Author: Martine Leavitt
Publication: Farrar, Straus and Giroux (BYR) (September 4, 2012)
Description: When sixteen-year-old Angel meets Call at the mall, he buys her meals and says he loves her, and he gives her some candy that makes her feel like she can fly. Pretty soon she's addicted to his candy, and she moves in with him. As a favor, he asks her to hook up with a couple of friends of his, and then a couple more. Now Angel is stuck working the streets at Hastings and Main, a notorious spot in Vancouver, Canada, where the girls turn tricks until they disappear without a trace, and the authorities don't care. But after her friend Serena disappears, and when Call brings home a girl who is even younger and more vulnerable than her to learn the trade, Angel knows that she and the new girl have got to find a way out.
My Thoughts: I don't think I have ever read a novel in verse before. I was amazed at the complexity of thought and emotion that could be packed into so few words and phrases. Angel has a very powerful voice. I felt so sorry for the child who dealt with grief by stealing and who ran away to the Mall to get away from her sorrow. And even more sorry when she fell for what Call was offering.
It is easy to see how vulnerable children can get sucked into prostitution one little step at a time. Seeing that world through the eyes of a young woman who is still clinging to a little bit of hope and goodness but seldom finding the goodness was heartbreaking.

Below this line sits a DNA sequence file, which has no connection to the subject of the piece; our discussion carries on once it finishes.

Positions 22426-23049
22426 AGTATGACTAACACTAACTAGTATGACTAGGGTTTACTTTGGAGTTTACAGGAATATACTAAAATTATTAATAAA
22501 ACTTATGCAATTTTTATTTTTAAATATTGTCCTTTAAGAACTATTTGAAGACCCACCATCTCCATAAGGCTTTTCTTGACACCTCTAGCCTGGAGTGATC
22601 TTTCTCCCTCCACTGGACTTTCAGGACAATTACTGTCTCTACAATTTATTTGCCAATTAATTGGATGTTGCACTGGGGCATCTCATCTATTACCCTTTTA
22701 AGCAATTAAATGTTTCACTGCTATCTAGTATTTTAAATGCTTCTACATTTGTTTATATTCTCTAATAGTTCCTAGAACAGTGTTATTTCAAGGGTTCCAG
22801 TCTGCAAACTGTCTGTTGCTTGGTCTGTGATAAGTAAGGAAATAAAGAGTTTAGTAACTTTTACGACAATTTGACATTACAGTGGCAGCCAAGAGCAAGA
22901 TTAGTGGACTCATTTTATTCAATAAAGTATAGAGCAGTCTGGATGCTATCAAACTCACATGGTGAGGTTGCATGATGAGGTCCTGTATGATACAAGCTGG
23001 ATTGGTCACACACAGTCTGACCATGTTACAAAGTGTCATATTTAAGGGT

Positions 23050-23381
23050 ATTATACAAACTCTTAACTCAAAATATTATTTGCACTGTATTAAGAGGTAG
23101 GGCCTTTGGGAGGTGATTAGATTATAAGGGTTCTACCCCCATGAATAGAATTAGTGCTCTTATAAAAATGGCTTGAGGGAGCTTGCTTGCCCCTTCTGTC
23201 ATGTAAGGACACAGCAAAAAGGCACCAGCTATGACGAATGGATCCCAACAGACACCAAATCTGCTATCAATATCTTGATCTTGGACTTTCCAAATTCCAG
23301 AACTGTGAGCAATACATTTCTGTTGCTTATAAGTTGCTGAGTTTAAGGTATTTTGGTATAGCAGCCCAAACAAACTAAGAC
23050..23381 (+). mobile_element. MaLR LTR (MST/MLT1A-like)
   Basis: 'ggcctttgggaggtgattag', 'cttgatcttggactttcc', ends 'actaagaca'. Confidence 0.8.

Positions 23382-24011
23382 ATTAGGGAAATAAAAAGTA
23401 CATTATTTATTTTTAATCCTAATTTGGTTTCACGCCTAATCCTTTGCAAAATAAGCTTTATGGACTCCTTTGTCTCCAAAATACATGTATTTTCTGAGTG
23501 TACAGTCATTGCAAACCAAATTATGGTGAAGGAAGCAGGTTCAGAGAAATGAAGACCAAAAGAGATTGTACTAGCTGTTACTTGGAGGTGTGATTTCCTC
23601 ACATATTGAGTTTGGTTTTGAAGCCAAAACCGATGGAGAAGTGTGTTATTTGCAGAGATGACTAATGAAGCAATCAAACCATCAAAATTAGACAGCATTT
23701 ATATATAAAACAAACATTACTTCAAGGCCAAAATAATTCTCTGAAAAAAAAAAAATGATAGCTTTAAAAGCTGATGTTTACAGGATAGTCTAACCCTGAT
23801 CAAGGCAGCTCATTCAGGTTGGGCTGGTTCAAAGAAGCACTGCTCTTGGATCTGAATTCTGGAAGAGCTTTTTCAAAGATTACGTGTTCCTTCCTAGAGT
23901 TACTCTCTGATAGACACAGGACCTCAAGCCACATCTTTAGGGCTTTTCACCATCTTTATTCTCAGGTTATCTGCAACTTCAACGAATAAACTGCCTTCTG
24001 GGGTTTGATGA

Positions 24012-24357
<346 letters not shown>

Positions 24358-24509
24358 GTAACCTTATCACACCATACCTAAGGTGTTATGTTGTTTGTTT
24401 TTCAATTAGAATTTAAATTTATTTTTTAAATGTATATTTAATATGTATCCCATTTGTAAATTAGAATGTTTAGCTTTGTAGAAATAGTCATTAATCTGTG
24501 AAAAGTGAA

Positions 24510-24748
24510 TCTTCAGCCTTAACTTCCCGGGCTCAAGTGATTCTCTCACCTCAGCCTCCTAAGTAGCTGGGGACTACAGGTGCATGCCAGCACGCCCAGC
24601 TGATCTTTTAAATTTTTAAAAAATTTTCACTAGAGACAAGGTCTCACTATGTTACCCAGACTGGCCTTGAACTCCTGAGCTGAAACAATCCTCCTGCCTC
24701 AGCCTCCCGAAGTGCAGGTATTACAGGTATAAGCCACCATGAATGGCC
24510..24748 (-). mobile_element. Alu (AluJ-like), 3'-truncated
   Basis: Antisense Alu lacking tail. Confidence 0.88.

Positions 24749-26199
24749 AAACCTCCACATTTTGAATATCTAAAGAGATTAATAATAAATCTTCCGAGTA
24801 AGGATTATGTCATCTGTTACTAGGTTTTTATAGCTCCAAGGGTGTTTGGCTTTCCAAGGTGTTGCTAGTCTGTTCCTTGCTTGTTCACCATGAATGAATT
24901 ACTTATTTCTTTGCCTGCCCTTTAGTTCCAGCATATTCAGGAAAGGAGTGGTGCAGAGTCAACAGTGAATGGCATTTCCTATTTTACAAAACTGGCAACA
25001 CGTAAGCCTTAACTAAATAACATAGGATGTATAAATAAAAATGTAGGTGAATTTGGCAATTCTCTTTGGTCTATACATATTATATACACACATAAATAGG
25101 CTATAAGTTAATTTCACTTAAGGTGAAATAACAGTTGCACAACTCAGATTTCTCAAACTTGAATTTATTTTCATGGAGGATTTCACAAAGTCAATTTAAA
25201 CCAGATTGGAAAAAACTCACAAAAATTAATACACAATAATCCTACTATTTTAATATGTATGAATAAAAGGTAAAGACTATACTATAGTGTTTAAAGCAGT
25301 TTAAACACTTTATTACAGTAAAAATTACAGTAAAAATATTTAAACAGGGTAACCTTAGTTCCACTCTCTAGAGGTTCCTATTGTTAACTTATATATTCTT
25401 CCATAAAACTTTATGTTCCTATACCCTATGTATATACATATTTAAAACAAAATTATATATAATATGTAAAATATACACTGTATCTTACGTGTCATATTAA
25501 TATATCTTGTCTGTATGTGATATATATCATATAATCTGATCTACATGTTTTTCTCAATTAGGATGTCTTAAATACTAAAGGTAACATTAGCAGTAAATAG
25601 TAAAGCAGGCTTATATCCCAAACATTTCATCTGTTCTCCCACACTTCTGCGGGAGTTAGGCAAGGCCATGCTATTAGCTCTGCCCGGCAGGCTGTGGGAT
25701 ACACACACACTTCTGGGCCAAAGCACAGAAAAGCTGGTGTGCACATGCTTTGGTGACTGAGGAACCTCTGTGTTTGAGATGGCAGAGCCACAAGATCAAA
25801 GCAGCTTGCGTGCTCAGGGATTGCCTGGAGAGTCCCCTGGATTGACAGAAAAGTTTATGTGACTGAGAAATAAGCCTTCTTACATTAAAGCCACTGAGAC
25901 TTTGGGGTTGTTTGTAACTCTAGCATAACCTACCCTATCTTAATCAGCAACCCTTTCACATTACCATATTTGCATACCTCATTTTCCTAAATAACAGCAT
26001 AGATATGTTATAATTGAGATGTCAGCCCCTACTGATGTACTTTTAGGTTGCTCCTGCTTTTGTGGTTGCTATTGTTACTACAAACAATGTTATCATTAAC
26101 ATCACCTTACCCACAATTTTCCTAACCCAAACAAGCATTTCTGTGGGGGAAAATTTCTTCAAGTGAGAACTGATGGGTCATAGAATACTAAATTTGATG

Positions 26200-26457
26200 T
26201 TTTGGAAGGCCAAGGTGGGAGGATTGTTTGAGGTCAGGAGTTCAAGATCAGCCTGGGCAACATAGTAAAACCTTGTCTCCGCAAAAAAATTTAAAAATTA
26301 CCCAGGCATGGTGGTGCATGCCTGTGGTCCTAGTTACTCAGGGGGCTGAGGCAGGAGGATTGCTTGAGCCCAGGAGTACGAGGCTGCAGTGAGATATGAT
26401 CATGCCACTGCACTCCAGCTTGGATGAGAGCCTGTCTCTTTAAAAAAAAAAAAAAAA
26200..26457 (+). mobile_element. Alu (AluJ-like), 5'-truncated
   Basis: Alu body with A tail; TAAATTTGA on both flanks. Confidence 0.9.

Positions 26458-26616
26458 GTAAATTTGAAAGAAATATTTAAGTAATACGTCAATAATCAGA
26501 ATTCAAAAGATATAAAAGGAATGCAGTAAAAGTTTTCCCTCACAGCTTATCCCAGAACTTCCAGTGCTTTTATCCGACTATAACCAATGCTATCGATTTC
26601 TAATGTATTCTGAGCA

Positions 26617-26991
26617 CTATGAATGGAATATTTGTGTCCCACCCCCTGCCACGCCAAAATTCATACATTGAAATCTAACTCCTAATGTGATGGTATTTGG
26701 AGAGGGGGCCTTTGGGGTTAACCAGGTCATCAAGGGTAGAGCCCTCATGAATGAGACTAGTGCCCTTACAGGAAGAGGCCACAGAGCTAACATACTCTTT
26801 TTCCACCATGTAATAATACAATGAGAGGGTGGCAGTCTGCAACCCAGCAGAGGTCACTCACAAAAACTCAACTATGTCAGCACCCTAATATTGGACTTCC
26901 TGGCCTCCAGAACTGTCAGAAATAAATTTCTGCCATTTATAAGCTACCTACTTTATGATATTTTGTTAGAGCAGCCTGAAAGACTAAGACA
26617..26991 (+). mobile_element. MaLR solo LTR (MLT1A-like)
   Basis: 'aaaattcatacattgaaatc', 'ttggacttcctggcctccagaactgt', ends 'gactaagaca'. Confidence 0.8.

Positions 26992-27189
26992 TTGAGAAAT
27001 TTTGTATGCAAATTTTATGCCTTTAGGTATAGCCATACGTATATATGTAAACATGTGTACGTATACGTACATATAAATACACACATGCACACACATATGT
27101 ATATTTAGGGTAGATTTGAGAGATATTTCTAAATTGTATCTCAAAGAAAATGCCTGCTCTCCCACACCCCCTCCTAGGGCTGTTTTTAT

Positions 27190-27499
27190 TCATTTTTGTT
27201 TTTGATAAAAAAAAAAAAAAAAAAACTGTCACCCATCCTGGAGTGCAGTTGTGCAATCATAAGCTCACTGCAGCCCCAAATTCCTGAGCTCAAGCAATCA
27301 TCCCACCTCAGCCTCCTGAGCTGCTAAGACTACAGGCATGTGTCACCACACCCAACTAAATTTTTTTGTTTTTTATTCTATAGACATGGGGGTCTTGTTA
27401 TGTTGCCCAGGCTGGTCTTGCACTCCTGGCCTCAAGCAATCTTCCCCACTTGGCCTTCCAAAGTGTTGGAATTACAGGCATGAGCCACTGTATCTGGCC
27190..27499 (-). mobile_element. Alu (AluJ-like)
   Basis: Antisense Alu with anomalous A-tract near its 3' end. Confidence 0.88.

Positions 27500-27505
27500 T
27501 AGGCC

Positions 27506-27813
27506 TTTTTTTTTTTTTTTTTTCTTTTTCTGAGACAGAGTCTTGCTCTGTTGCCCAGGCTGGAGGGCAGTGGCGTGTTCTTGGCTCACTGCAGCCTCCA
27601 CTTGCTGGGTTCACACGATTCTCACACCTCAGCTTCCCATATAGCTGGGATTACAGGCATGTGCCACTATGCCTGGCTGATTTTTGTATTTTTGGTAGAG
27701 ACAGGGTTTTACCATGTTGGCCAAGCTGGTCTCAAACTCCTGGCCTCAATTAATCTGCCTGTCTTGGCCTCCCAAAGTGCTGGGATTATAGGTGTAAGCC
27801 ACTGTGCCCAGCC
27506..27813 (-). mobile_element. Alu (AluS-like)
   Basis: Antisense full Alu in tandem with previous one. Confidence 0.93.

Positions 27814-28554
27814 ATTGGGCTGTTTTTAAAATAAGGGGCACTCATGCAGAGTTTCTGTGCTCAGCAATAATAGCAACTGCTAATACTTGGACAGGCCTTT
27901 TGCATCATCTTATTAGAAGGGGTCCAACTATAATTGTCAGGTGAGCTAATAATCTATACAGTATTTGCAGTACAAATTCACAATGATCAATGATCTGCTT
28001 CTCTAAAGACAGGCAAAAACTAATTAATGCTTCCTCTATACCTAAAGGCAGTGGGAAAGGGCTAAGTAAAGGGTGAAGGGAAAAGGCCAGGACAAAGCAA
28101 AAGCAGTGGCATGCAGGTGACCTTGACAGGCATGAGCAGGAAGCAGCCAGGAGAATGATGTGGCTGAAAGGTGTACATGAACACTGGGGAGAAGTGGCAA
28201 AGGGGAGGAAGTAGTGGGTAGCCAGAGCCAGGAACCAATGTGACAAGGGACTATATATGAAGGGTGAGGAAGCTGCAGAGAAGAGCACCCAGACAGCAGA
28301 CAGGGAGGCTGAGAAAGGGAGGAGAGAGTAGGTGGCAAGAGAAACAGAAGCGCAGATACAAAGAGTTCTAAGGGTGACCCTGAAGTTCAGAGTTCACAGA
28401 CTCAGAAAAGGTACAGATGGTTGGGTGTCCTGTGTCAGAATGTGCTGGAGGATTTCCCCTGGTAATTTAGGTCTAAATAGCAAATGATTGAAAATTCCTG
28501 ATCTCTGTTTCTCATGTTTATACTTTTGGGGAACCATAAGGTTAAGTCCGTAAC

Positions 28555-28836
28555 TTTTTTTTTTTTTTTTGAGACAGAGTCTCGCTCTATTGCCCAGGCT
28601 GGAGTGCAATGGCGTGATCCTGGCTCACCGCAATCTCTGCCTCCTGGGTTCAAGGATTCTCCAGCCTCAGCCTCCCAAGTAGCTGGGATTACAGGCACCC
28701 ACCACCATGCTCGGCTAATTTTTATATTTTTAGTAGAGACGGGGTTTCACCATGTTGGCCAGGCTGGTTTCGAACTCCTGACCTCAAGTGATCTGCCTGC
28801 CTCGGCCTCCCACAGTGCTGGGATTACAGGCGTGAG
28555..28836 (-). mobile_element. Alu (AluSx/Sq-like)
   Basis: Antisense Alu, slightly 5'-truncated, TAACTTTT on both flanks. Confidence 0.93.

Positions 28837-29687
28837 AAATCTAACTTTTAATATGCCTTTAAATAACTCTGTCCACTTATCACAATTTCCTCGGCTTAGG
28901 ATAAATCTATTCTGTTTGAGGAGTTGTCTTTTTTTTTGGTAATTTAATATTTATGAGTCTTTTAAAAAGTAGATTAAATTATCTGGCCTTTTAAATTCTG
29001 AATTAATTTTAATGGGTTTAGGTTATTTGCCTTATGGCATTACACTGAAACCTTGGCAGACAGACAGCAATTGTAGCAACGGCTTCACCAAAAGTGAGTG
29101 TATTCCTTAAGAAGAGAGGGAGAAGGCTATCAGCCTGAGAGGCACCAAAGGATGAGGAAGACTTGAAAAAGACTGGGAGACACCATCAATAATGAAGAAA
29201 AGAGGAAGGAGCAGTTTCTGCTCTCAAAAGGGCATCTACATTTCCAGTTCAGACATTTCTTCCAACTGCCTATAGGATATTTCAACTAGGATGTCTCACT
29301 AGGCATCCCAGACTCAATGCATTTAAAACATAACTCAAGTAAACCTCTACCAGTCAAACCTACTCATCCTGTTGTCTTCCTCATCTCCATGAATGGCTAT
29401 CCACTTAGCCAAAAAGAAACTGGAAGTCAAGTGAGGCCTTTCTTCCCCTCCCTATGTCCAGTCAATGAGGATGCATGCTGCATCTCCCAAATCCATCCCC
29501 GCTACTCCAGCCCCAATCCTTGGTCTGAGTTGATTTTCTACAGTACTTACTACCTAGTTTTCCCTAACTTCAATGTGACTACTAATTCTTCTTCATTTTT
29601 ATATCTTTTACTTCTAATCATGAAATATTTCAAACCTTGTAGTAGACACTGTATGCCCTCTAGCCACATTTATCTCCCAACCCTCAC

When Call brings home a little girl of eleven named Melli, Angel tries to protect her. She takes her out with her to her stretch of street by the gate of ten thousand happiness and has Melli hide in the shadows while she works. She is watched over by another of the women when Angel goes on her "dates." The other woman is called the Widow and has lost her name because of the drugs and the abuse she has faced on the streets. Angel tries to find her name but none of them seem right to the Widow. Still she does do what she can for the two younger girls until she is attacked and beaten.
I was disgusted by all the "normal" people who could look right through this child and not do anything. I was angry at the father who threw her away when she acted out. I hated the car loads of young men who drove through the area where Angel was and threw words and garbage at her. I hated the men who bought her but never even saw her as someone real. And I especially hated Call. He was busy trying to get a petition going to legalize prostitution and busy seeing himself as a businessman. No matter what promises he made to Angel he still didn't see her as a person worthy of respect or, even, a person at all. He tried to hold her with drugs and threats but her spirit wouldn't be held.
This was a remarkable story about a remarkable young woman in a horrible situation. It is about the power of hope. It doesn't have a happy ending. As Angel says, "there has to be the possibility of sad endings, or there couldn't be such a thing as happy endings. Endings are happy because they could have been sad." But the ending is hopeful.
I recommend this one to thoughtful readers. The lyrical language and gritty realism will not be easily forgotten.
I wroteI received this ARC from Macmillan Children's Publishing Group in exchange for an honest review. You can buy your copy here.
my angel wouldn't be one of the long dead
who has forgotten being alive,
who is used to sitting on a throne
and being buddies with God.
My angel would be a fresh-dead one,
still longing for chocolate cake,
still wishing she could come back
and find out who won American Idol.
That's the one I want--
just a junior one,
who might not mind saving
a girl like me.